The IAAF wants to introduce new rules, that will apply to women who take part in track events from 400 meters. Caster Semenya's superlative talent is unquestionable. Perhaps that is the problem, writes Redi Tlhabi.
As the world gathered in Monaco last week to celebrate the crème de la crème of global sport at the Laureus World Sports Awards, another global star started the next phase of the gruelling battle for her identity, dignity and possibly her life.
Lawyers for the International Association of Athletics Federation (IAAF) have argued that the 28-year-old world and Olympic champion, Caster Semenya, is a "biological male" as well as a classified female. Spectators have also joined in, posting the vilest insults and verbal abuse.
Their tone is no longer that of people who genuinely want to understand the genetic and social issues on the table. The names they call her leave you in no doubt that their prism is populated with racism, homophobia and misogyny.
Semenya has been fighting a decade long battle that is no longer just about naturally occurring hormones. It is about her freedom to live and excel in the body in which she was born. It is about her identity as a woman being questioned. It is about who gets to tell women, that they are not women?
Imagine being an athlete competing on the international platform, setting the tarmac on fire every time you compete. Crowds roar and cheer you on from inside the stadium and others from the comfort of their homes. The applause is deafening. But for every cheer your victory solicits, there is a loud groan from those who have appointed themselves arbiters of who is and isn't a woman.
Semenya's superlative talent is unquestionable. Perhaps that is the problem. She is not allowed to be THAT talented. Semenya owns the running track. There is no question about that. But now, she cannot own her own body. She cannot let it do what it was born to do and is facing the possibility of giving her body up to the male dominated IAAF. Where do men get the nerve to…? Never mind, I know the answer.
The IAAF wants to introduce new rules, that will apply to women who take part in track events from 400 meters. They are to keep their testosterone levels below a prescribed amount prior to competing. Prescribed by whom? Furthermore, the international athletics body has arrogantly conferred unto itself the authority to determine what constitutes "normal female". It is outrageous. It is insulting. It is crass. Even their vocabulary is violent and discriminatory.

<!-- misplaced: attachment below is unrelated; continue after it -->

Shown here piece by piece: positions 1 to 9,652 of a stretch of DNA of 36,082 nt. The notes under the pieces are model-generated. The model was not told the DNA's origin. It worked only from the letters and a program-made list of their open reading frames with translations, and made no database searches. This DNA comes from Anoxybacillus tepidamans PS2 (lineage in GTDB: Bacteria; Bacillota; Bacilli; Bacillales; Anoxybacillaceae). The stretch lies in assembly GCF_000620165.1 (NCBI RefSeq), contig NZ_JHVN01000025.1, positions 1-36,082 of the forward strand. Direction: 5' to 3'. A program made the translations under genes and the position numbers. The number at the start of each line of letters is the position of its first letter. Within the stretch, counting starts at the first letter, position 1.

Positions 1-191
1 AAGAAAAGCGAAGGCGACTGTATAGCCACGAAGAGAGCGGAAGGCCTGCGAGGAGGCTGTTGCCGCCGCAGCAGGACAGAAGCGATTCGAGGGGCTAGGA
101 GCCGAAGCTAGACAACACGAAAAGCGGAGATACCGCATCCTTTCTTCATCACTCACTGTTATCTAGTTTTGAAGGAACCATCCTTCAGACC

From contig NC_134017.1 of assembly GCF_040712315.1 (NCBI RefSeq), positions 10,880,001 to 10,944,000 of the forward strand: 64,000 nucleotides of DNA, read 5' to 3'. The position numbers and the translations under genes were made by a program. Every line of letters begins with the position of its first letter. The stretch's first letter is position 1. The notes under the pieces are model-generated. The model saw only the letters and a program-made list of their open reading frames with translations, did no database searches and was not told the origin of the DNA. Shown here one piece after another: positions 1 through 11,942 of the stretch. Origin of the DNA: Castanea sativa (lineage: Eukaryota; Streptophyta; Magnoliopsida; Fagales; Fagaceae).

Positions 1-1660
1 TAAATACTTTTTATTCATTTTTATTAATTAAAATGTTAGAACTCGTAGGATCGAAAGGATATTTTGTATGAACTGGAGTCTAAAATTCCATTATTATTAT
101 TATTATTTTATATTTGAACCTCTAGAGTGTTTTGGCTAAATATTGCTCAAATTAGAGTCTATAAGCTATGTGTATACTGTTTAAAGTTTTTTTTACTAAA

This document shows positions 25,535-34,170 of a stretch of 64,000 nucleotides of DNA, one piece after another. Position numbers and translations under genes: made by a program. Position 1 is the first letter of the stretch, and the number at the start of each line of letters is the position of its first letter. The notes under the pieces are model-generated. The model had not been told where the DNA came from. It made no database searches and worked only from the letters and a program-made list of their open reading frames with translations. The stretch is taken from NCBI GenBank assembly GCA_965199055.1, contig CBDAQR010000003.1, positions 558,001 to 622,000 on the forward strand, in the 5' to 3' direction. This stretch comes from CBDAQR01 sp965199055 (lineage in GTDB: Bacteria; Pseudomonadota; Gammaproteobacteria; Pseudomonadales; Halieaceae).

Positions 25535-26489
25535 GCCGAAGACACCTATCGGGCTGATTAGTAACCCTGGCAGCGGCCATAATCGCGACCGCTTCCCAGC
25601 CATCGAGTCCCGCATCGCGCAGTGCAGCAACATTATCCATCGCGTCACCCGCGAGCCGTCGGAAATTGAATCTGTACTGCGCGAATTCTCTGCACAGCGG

Her lawyers are emphatic though: she is "unquestionably a woman" and is fighting "for her right to run free".
Semenya's lawyers are arguing that her genetic variations are what sport is about and that hers should not be treated differently than other genetic variations that are celebrated in sport. It is absurd, that the athletics body wants us to believe that a naturally occurring variation confers unfair advantage and requires artificial intervention. There is a name for that. It is doping. And we all know how that goes down!
All Caster wants is to run naturally, the way she was born. In a recent interview, shortly after she had decided to challenge the proposed rules, she told me, "The IAAF has pissed me off and I want to make this right."
Well, my sense is that Caster is not the only one who is pissed off. For many years South Africans have rallied behind her, with a few exceptions. Even when politicians in the ANC and the disgraced former athletics chief Leonard Chuene, tried to divide the nation, eroding all the goodwill that South Africans were directing at Caster, ingratiating themselves to her by positioning themselves as her only protectors, citizens of this country continued to celebrate and fight for her in many different ways. The powerful people made political speeches about Caster, claiming nobody, besides them, was on her side. That was ten years ago. Time has proven that they were wrong.
South Africans in all their diversity have been and still are behind Caster. The outpouring of outrage and empathy when it was revealed that she had undergone quite intrusive tests to determine if she was a girl or not, initiated decisive action against Chuene (there were other governance transgressions that led to his dismissal).
This matter has hung like an albatross around Semenya's neck. In some quarters, she is spoken of as though she is a cheat, when all she is doing is using her talent to inspire so many – and leave many others behind!
It all boils down to whether a woman, with naturally high levels of testosterone has the right to be a woman. The answer should be YES! It all boils down to whether a woman with naturally high levels of the hormone should be forced to take drugs to compete. The answer should be NO!
- Redi Tlhabi is an award-winning author, journalist and talkshow host.
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